Ok, so maybe I need to rephrase that. I can read, but I can’t read when I am engaged in writing. Not the general engagement, but when I am actively writing several times a week. When I read one of two things seems to always happen. The first one is that what I am reading doesn’t really capture me. What I am reading either catches me or it does not. Often times I read the first chapter and I mentally slip down a back alley and onto an unlit street and am gone. Whether or not I continue reading depends on whether I consider the content essential for my mental, moral or spiritual health. If I don’t see its value outweigh the misery of plugging through then I set it aside, or better still, I give it to some other unsuspecting soul. If, however, it is good and essential to whom I need to become I will read. It may be like downing a dose of bad tasting medicine, but I will read. It doesn’t take long for me to lapse into reading the first sentence of most paragraphs and skimming the most interesting of the anecdotes. I can read this, but it only helps me fall asleep quicker.
On the other hand, if what I am reading captures me, it will pull me out of my seat and plunk me down in another world. Aprender is the Spanish word for learn. Ironically it also sounds like apprehend, the word police use to describe capturing a crook. Their words capture me and captivate me. I aprender, I learn what they are saying intimately. I begin to know the words, like a bride and groom begin to know each other the night they are wed. I understand the content through osmosis, their words reaching out and teaching me through impartation rather than through revelation.
When a read captures me at such a level there are certain qualities woven into the tapestry of words by the author. Usually the writer’s voice is similar to my own when I write. That voice is the voice of my imagination. It lilts and twitters through my mind. My own voice speaks many languages but is most comfortable with its own native tongue. When an author writes in that voice, that language, it speaks to me like a shiny spoon speaks to a large mouth bass. It lures me into their world of experiences.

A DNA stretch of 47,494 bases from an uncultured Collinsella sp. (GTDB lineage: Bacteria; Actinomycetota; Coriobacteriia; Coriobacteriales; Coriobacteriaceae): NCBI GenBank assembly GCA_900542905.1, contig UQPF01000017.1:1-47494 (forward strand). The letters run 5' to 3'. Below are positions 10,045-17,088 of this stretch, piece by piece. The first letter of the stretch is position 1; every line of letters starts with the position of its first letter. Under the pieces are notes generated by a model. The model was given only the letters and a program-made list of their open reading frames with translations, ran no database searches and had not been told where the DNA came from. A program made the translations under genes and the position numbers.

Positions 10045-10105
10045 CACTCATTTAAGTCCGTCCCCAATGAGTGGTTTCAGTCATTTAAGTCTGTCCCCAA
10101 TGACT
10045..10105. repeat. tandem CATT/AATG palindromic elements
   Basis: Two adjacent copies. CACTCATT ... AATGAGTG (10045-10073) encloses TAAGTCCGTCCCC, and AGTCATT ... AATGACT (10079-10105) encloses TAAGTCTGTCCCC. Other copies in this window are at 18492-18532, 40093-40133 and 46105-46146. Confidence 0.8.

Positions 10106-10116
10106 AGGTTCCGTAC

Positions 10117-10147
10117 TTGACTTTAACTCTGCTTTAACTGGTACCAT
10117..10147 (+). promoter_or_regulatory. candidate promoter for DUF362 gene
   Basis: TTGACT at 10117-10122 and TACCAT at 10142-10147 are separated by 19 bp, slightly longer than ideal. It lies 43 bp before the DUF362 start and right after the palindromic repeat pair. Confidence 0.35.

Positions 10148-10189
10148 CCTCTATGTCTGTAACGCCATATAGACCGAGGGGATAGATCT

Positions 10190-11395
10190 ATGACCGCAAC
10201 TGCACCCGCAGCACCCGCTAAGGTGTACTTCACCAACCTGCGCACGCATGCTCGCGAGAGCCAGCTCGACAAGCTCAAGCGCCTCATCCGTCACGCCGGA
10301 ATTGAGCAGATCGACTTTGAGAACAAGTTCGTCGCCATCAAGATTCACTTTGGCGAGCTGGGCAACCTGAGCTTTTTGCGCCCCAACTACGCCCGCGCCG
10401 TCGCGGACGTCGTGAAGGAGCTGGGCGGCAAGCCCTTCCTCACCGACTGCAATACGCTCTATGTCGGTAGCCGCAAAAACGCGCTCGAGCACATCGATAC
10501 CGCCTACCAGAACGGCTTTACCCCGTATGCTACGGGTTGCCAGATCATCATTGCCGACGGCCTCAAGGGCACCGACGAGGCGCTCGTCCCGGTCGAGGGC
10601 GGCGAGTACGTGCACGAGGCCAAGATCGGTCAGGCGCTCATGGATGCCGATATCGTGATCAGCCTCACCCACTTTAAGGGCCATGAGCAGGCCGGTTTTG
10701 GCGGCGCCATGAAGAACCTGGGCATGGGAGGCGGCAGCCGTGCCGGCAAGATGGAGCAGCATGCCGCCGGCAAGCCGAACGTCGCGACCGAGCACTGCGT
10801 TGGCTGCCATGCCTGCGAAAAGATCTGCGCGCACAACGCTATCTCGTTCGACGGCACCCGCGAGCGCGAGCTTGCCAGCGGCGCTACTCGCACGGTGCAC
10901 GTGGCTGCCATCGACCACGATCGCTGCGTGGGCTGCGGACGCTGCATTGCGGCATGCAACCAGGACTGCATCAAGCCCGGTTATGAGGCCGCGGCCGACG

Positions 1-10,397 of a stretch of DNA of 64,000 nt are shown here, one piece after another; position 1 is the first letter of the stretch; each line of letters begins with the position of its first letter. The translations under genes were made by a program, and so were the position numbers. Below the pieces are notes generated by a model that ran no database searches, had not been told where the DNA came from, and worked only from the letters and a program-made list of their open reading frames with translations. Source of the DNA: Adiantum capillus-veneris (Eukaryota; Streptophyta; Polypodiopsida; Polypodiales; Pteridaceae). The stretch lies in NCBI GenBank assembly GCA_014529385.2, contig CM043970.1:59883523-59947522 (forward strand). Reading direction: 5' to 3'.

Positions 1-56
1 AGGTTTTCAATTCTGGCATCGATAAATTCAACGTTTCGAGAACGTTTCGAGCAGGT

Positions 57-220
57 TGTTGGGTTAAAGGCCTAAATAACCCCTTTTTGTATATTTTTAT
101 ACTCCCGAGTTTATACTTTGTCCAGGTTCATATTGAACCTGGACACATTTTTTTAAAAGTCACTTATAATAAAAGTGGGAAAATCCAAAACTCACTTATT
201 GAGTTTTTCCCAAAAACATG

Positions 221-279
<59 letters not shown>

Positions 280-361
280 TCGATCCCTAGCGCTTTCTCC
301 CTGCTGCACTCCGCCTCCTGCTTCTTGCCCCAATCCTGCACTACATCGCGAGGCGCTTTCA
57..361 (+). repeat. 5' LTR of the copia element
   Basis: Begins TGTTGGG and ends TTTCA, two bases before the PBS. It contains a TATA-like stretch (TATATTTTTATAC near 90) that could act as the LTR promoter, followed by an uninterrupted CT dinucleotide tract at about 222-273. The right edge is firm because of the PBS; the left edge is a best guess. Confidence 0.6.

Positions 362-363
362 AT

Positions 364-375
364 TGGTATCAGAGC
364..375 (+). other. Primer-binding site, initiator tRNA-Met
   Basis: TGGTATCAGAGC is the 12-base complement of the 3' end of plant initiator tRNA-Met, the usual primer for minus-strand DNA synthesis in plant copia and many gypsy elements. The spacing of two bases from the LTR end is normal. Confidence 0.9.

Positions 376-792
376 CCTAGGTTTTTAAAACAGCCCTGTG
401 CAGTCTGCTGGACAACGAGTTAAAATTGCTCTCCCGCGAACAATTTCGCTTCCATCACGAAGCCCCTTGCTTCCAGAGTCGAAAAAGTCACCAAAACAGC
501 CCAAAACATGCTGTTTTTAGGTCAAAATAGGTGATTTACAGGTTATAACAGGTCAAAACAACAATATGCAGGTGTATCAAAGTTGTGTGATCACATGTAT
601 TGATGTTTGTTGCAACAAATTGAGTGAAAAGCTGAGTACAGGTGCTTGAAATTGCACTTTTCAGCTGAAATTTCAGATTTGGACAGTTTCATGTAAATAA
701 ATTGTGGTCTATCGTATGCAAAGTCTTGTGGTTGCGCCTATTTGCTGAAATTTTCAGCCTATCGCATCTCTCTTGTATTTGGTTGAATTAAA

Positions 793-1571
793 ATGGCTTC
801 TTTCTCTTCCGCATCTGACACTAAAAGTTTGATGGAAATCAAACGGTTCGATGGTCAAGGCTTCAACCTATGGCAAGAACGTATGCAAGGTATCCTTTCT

These are the reasons why I can’t read. Once such a read becomes such a part of me, I hold their phrases and their rhythm, their prose and meter in my heart. My mind keeps singing the turn of phrases and the way they glide through the story like a luxurious melody woven by master musicians. I begin to hear them when I am unguarded, to repeat what I heard and what I loved. I unconsciously hum their melody, sing their lyrics. In other words I begin to plagiarize. Not content, though there really is nothing new under the sun. I plagiarize their voice, the fingerprint, perhaps even their soul print. I don’t do it because I don’t have something of my own to say. I have something to say and I am fiercely working most days at the keyboard in order to say it. I do it because they empower me, embolden me, and encourage me to come out with my voice that sounds so much like theirs.
My wife is reading a book. It is a book I wanted to read. She bought it because I bought her an electronic reader for her birthday. She told me I would love it. I read the forward. It was by another author who spoke my same language. His was the first book I had ever read that caused me to respond, “If I had written a book it would have sounded like that!” The book was named Blue Like Jazz. My experience was different, my outcomes a world apart, but that voice, it was that voice that captured me and made it my favorite read ever to that point. Now the author was talking about the e book I was holding in my hands. One paragraph at the beginning, one chapter in the middle and I knew that this was not a book I could read. It spoke to me in my language, my native tongue, the idiom of my imagination. In less than 500 words it caught me, drew me in, and whisked me away to another world. At first I was tapping my toes. It wasn’t long before I was humming along. By the time I forced myself to lay the book by Bob Goff down I was full out singing the same anthem.
I have the same problem with accents, by the way. After a scant two minutes of talking to someone whose culture causes the way they speak to be lyrically different from middle Americanese, I begin to find my own language mimicking theirs. I don’t mean any disrespect. I don’t even try to do it. It just happens. Irish, Italian, various Hispanic dialects; New York, New England, Georgia, and Texas. Perhaps they notice, maybe they don’t, but I begin at least in my own understanding to sound like them.
I can, by a massive exercise of my will, resist the temptation to drawl or brogue. Perhaps I can resist voice too, but the voice is genuinely mine. I lose it from time to time while trying to speak to others in the voice that they understand. I cannot talk to my clients the way that I write. They would think I had gone mad. Perhaps the other voices are like the other accents and dialects. Perhaps they draw me away and over time I forget my own native language. Maybe reading isn’t such a bad exercise for me after all. It may be what is helping me to be true to who I am. Perhaps it’s those who speak the language of my heart who bring me back to the roots of who God created me to be. Perhaps they remind me of my distinctiveness of heritage, my unique DNA. Maybe I shouldn’t be so afraid of sounding like them that I forget to allow myself to sound like me. Can I trust myself to do that? Sometimes, maybe most of the times, and in those times when the gauge reads “not so much” perhaps I can grant myself some grace to continue and enjoy the influence. Oh, Honey! Where is that e reader?